Pension reform: the fatal blow to Brazilian social security

Lenaura de Vasconcelos Costa Lobato Ana Maria Costa Maria Lucia Frizon Rizzotto About the authors

In a recent interview, Raghuram Rajan, the former chief economist of the reputable International Monetary Fund (IMF), declared that “capitalism is under serious threat” because it has “stopped providing the masses, and when that happens, the masses rebel against capitalism”11 BBC. Brasil News. Capitalismo está 'sob séria ameaça', alerta economista que previu crise global de 2008 [internet]. [acesso em 2019 mar 3]. Disponível em:
; adding that it may happen sooner than we think. For the economist, governments can no longer ignore social inequality in their economic policies.

In that same direction, France’s Finance Minister Bruno Le Maire, of Emmanuel Macron’s conservative government, which faces strong opposition from the Yellow Jackets movement, has declared that capitalism can collapse if global inequality continues to rise, suggesting a minimum corporate tax to restrict the power of multinational corporations. For the minister, either capitalism ‘reinvents’ itself, or it will not survive the increase of inequalities around the world22 O Globo . Desigualdade crescente pode levar capitalismo ao colapso, alerta ministro das Finanças da França [internet]. [acesso em 2019 mar 31]. Disponível em:

While the statements are primarily concerned with the risks to capitalism rather than with inequality, it is clear that the recognition of global measures must be taken. The advance of financialisation over national resources at the global level has increased the concentration of income, using the suffocation of democratic politics as a legitimate field of intermediation of the conflicts arising from the structural conditions of capitalism. The growth of conservative and far-right nationalist governments associated with the criminalization of social democratic or center-left governments are consequences of this new stage of capitalism.

Streeck33 Streeck W. As crises do capitalismo democrático. Novos estud. - CEBRAP [internet]. 2012 mar [acesso em 2019 mar 31]; 92:35-56. Disponível em:
talks about the current incompatibility between capitalism and democracy, which would have actually prospered for very little time, that is, in the glorious 30 years of the post-World War II period. Even in agreement with the thesis, it must be emphasized that if the set of elements that sustained the golden years have disappeared or become fragile, democratic experience, in the sense of political participation and access to social rights, is capable of creating social roots and values which can be rescued in defense of restricted social rights.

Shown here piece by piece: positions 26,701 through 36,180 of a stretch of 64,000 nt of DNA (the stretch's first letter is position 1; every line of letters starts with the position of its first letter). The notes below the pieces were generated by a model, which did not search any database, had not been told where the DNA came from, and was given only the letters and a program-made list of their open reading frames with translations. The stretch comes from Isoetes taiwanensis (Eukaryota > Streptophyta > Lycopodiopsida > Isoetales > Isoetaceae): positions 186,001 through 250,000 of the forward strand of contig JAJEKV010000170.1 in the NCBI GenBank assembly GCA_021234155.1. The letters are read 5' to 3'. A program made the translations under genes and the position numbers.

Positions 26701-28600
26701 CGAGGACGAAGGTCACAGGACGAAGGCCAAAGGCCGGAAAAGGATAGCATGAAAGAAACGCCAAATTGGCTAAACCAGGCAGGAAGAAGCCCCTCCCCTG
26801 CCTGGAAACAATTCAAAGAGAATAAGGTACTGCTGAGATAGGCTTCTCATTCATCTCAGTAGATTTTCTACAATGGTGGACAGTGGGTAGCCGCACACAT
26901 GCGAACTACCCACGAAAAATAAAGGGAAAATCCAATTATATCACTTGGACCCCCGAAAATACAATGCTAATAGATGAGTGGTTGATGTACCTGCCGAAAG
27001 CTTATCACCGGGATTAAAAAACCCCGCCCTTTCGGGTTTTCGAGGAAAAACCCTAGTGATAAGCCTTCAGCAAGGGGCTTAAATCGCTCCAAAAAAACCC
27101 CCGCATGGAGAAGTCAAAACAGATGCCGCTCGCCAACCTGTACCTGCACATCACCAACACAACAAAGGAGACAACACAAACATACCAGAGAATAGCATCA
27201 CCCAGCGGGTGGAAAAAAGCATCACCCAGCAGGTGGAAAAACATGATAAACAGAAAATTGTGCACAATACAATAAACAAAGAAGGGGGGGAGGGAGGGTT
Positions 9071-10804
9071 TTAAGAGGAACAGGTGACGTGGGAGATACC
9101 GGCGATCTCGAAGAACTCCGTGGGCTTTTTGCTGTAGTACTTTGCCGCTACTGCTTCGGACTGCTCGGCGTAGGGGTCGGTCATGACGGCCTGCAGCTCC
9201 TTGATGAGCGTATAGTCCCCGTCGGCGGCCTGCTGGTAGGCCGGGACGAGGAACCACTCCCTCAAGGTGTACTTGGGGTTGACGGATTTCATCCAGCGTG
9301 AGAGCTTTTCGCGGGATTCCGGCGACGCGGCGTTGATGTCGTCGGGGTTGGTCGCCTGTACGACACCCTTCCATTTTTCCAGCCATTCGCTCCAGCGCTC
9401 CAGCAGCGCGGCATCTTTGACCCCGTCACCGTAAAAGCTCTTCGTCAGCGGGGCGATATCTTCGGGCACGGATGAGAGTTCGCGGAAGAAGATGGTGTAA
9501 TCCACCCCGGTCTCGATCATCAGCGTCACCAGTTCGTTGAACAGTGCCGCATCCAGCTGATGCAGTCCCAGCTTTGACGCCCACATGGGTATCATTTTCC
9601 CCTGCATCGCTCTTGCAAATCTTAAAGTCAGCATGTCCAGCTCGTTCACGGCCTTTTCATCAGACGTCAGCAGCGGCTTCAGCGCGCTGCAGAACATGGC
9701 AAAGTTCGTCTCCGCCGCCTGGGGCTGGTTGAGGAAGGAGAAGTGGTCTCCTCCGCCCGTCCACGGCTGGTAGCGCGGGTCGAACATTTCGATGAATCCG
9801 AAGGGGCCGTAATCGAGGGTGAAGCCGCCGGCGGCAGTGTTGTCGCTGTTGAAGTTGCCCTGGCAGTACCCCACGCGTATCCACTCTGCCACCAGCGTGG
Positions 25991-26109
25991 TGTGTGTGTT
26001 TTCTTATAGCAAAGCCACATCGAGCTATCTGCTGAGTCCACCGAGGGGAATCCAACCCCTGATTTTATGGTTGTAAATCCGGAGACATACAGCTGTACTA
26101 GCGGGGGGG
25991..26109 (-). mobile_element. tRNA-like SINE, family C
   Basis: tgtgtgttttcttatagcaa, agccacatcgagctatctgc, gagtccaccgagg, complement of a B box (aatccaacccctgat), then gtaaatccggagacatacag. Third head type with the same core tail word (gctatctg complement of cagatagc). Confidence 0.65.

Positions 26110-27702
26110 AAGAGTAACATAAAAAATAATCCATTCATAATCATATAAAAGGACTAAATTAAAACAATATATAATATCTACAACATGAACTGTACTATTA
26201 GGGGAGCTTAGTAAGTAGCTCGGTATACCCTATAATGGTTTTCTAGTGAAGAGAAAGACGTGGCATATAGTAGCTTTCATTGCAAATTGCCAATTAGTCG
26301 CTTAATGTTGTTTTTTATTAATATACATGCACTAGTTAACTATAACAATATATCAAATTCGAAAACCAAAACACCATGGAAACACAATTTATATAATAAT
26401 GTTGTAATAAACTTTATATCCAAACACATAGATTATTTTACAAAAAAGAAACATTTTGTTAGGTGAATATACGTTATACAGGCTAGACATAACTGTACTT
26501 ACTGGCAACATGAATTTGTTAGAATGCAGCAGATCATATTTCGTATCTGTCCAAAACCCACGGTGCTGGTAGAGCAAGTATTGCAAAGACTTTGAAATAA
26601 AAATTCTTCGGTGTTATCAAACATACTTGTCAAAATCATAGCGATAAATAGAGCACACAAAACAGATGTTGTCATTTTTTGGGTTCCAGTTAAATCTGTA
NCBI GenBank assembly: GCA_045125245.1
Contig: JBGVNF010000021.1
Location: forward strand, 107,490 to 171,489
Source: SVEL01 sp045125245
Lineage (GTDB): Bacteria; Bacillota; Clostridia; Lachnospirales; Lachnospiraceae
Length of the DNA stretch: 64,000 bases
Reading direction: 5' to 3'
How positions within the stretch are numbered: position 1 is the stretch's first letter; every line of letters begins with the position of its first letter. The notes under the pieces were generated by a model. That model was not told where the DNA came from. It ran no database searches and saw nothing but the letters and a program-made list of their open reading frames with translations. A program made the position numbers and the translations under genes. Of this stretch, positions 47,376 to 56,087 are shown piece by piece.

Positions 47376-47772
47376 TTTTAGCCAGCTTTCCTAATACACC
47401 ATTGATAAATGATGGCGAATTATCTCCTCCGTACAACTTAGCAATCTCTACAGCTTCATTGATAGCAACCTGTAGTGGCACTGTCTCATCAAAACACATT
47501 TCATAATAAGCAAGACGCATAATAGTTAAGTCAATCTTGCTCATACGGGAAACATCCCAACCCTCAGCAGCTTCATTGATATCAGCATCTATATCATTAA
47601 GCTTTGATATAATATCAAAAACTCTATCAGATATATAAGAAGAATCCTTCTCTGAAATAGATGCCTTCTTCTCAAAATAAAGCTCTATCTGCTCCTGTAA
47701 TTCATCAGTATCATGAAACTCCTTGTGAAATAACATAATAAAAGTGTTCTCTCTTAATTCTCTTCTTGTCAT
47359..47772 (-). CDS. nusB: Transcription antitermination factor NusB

The greatest and most perennial experience of social democratization of capitalism is the public pension system. Although created by conservative and authoritarian regimes with the aim of securing the basic precepts of capitalist accumulation, guaranteeing the extensive reproduction of the labor force, these systems grew and were perfected by the intense participation of the organized working class and became the pillar of social rights. In this sense, the reforms carried out in the pension systems have the objective of concentrating the resources of the national States, on the basis of the allegedly necessary fiscal adjustments, but also aim to restrict and suppress the powerful bond of social solidarity that pension systems have generated in Western societies.

In Brazil, an unprecedented association between the far-right and economic liberalism took office in January 2019. Under the presidency of Jair Bolsonaro, a conservative agenda is supported by liberal proposals in the economic field, whose main objective is the social security reform. The Brazilian social security system is the most solid and recognized institution in the vast field of social rights. The experience of social security and its contradictions derived much from the social apparatus we have today. The Unified Health System (SUS) and its principles were largely constructed from the critique of the experience of linking medical care to social security; just as social assistance derived from the critique of the experience of the Brazilian Legion of Assistance (LBA) and other assistance practices.

The Federal Constitution of 1988 created the unprecedented chapter of the social order that aims at welfare and social justice; and in it, social security, as an organizing concept of social protection, which includes health, social pension, and social assistance. Since then, many changes, already studied in the literature, have been made in that structure, unfortunately more restrictive than inclusive. In the case of pension, reforms have been undertaken in all governments since the Constitution, but the proposal made by the Jair Bolsonaro administration is the broadest, since it profoundly and radically changes what has been built since the 1930s. It is also the most unfair with Brazilians and the one that most increases the risk to the most vulnerable groups of women and the elderly.